Information System for Storage, Management, and Usage for Embodied Intelligent Systems

  • Daniel BeßlerEmail author
  • Asil Kaan Bozcuoğlu
  • Michael Beetz


Embodied intelligent agents that are equipped with sensors and actuators have unique characteristics and requirements regarding the storage, management, and usage of information. The goal is to perform intentional activities, within the perception-action loop of the agent, based on the information acquired from its senses, background knowledge, naive physics knowledge, etc. The challenge is to integrate many different types of information required for competent and intelligent decision-making into a coherent information system. In this chapter, we will describe a conceptual framework in which such information system can be represented and talked about. We will provide an overview about the different types of information an intelligent robot needs to adaptively and dexterously perform everyday activities. In our framework, every time a robot performs an activity, it creates an episodic memory. It can also acquire experiences from mental simulations, learn from these real and simulated experiences, and share them with other robots through dedicated knowledge web services.


  1. 1.
    Anderson, J.R., Schooler, L.J.: Reflections of the environment in memory. Psychol. Sci. 2(6), 396–408 (1991)CrossRefGoogle Scholar
  2. 2.
    Anderson, J.R., Greeno, J.G., Reder, L.M., Simon, H.A.: Perspectives on learning, thinking, and activity. Educ. Res. 29(4), 11–13 (2000)CrossRefGoogle Scholar
  3. 3.
    Anderson, J.R., Myowa-Yamakoshi, M., Matsuzawa, T.: Contagious yawning in chimpanzees. Proc. R. Soc. Lond. B: Biol. Sci. 271(Suppl. 6), S468–S470 (2004)Google Scholar
  4. 4.
    Bateman, J., Beetz, M., Beßler, D., Bozcuoglu, A.K., Pomarlan, M.: Heterogeneous ontologies and hybrid reasoning for service robotics: the ease framework. In: Third Iberian Robotics Conference, ROBOT’17, Sevilla (2017)Google Scholar
  5. 5.
    Beetz, M., Klank, U., Kresse, I., Maldonado, A., Mösenlechner, L., Pangercic, D., Rühr, T., Tenorth, M.: Robotic roommates making pancakes. In: 2011 11th IEEE-RAS International Conference on Humanoid Robots (Humanoids), pp. 529–536. IEEE, Piscataway (2011)Google Scholar
  6. 6.
    Beetz, M., Jain, D., Mösenlechner, L., Tenorth, M., Kunze, L., Blodow, N., Pangercic, D.: Cognition-enabled autonomous robot control for the realization of home chore task intelligence. Proc. IEEE 100(8), 2454–2471 (2012)CrossRefGoogle Scholar
  7. 7.
    Beetz, M., Tenorth, M., Winkler, J.: Open-EASE – a knowledge processing service for robots and robotics/AI researchers. In: IEEE International Conference on Robotics and Automation (ICRA), Seattle (2015)Google Scholar
  8. 8.
    Beetz, M., Beßler, D., Haidu, A., Pomarlan, M., Bozcuoglu, A.K., Bartels, G.: Knowrob 2.0 – a 2nd generation knowledge processing framework for cognition-enabled robotic agents. In: International Conference on Robotics and Automation (ICRA), Brisbane (2018)Google Scholar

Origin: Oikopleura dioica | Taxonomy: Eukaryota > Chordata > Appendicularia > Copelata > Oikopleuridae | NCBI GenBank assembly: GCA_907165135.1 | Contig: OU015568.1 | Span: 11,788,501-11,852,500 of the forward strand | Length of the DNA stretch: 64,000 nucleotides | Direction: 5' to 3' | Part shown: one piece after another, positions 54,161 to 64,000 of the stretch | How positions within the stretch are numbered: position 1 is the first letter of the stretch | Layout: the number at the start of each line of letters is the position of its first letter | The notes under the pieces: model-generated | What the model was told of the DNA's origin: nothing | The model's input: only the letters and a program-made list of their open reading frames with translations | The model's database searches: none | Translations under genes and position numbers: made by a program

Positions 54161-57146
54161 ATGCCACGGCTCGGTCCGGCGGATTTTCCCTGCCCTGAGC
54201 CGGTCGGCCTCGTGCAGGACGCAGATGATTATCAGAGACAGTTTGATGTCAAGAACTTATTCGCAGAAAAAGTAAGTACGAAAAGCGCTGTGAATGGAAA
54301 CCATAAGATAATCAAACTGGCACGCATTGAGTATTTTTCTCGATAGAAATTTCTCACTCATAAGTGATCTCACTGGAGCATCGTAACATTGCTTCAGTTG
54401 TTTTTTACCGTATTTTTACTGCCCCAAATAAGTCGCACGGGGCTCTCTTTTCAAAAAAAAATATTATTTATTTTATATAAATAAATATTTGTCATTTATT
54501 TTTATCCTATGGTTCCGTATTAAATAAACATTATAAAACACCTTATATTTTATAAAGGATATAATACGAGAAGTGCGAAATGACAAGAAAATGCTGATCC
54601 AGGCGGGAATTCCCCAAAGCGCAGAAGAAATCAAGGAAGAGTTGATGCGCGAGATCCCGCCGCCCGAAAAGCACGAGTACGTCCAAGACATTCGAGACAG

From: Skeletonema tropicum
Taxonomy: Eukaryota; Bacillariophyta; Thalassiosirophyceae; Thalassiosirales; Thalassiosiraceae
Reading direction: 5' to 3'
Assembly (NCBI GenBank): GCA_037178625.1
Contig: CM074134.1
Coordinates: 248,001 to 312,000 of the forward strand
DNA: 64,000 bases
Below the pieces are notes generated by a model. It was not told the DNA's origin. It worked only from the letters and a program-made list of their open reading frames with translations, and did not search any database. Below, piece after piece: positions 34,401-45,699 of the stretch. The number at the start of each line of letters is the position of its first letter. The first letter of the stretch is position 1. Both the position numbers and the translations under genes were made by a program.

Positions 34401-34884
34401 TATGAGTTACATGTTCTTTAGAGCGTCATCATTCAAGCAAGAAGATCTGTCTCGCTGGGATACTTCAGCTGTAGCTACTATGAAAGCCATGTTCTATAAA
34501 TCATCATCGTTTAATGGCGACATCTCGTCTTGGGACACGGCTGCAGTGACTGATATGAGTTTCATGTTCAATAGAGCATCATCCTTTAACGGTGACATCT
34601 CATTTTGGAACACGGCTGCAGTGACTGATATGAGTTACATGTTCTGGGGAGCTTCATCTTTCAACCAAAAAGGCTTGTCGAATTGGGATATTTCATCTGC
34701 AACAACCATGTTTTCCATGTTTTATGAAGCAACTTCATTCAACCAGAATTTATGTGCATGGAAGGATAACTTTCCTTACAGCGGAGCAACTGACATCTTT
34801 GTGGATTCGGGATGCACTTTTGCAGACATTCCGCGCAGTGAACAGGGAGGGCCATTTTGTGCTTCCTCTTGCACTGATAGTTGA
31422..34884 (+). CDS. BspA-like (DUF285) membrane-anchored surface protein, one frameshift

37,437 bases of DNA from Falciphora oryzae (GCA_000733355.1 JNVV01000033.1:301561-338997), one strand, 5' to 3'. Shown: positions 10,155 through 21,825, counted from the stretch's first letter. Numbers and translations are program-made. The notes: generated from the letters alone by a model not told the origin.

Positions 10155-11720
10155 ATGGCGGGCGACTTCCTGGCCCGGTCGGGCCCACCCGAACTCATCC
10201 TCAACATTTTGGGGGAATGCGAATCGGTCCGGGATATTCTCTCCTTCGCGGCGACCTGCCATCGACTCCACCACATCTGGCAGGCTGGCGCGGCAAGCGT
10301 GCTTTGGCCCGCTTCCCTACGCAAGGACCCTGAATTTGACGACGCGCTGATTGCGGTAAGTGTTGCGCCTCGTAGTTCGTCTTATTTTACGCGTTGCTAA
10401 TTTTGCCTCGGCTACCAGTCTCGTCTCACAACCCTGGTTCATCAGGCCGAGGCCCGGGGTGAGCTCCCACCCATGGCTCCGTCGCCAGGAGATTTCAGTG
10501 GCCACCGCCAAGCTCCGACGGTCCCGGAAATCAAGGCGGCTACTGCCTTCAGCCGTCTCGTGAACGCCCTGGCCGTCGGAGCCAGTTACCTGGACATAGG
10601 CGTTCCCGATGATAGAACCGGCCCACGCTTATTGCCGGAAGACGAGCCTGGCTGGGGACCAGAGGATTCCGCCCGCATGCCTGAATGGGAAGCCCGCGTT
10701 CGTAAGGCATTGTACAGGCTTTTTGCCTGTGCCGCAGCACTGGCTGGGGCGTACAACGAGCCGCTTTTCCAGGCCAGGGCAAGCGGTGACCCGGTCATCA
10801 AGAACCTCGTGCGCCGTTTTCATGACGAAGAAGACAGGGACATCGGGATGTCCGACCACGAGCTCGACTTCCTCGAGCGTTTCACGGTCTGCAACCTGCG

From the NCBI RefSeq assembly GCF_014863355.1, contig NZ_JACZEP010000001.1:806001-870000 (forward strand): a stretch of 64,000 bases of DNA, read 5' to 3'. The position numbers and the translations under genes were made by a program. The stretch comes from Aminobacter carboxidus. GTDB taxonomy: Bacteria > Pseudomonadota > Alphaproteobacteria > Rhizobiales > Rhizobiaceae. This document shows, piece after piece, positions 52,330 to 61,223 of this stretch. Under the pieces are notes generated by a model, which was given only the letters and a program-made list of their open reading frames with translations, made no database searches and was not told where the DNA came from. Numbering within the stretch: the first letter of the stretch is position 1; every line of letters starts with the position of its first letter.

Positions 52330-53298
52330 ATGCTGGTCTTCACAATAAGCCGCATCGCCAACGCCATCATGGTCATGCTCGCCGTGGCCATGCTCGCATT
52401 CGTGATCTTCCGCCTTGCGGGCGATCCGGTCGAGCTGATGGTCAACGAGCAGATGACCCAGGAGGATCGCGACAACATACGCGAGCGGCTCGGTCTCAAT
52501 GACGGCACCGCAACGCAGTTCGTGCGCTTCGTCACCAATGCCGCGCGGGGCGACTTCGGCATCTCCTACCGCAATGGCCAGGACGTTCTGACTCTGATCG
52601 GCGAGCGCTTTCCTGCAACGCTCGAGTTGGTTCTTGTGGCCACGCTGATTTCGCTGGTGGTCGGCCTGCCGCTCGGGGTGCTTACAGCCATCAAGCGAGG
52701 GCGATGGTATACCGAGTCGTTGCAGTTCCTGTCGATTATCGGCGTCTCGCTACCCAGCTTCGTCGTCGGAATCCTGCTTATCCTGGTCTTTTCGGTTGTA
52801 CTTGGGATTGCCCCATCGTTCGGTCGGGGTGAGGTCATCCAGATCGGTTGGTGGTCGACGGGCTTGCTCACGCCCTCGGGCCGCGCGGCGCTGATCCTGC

9. 9.
    Benbrahim, H., Franklin, J.A.: Biped dynamic walking using reinforcement learning. Robot. Auton. Syst. 22(3–4), 283–302 (1997)CrossRefGoogle Scholar
  10. 10.
    Bozcuoglu, A.K., Beetz, M.: A cloud service for robotic mental simulations. In: International Conference on Robotics and Automation (ICRA), Singapore (2017)Google Scholar
  11. 11.
    Bozcuoglu, A.K., Kazhoyan, G., Furuta, Y., Stelter, S., Beetz, M., Okada, K., Inaba, M.: The exchange of knowledge using cloud robotics. Robot. Autom. Lett. 3(2), 1072–1079 (2018)CrossRefGoogle Scholar
  12. 12.
    Brachman, R.J.: Systems that know what they’re doing. IEEE Intell. Syst. 17(6), 67–71 (2002)CrossRefGoogle Scholar
  13. 13.
    Davis, E.: A logical framework for solid object physics. Tech. Rep. 245 (1986)Google Scholar
  14. 14.
    Duan, Y., Andrychowicz, M., Stadie, B., Ho, O.J., Schneider, J., Sutskever, I., Abbeel, P., Zaremba, W.: One-shot imitation learning. In: Advances in Neural Information Processing Systems, pp. 1087–1098 (2017)Google Scholar
  15. 15.
    Fox, M., Long, D.: PDDL2.1: an extension of PDDL for expressing temporal planning domains. J. Artif. Intell. Res. 20, 61–124 (2003)CrossRefGoogle Scholar
  16. 16.
    Haidu, A., Beßler, D., Bozcuoglu, A.K., Beetz, M.: Knowrob-sim – game engine-enabled knowledge processing for cognition-enabled robot control. In: International Conference on Intelligent Robots and Systems (IROS). IEEE, Madrid (2018)Google Scholar
  17. 17.
    Hegarty, M.: Mechanical reasoning by mental simulation. Trends Cogn. Sci. 8(6), 280–285 (2004)CrossRefGoogle Scholar
  18. 18.
    Ishai, A., Haxby, J.V., Ungerleider, L.G.: Visual imagery of famous faces: effects of memory and attention revealed by fMRI. Neuroimage 17(4), 1729–1741 (2002)CrossRefGoogle Scholar
  19. 19.
    Kaelbling, L.P., Littman, M.L., Cassandra, A.R.: Planning and acting in partially observable stochastic domains. Artif. Intell. 101(1–2), 99–134 (1998)MathSciNetCrossRefGoogle Scholar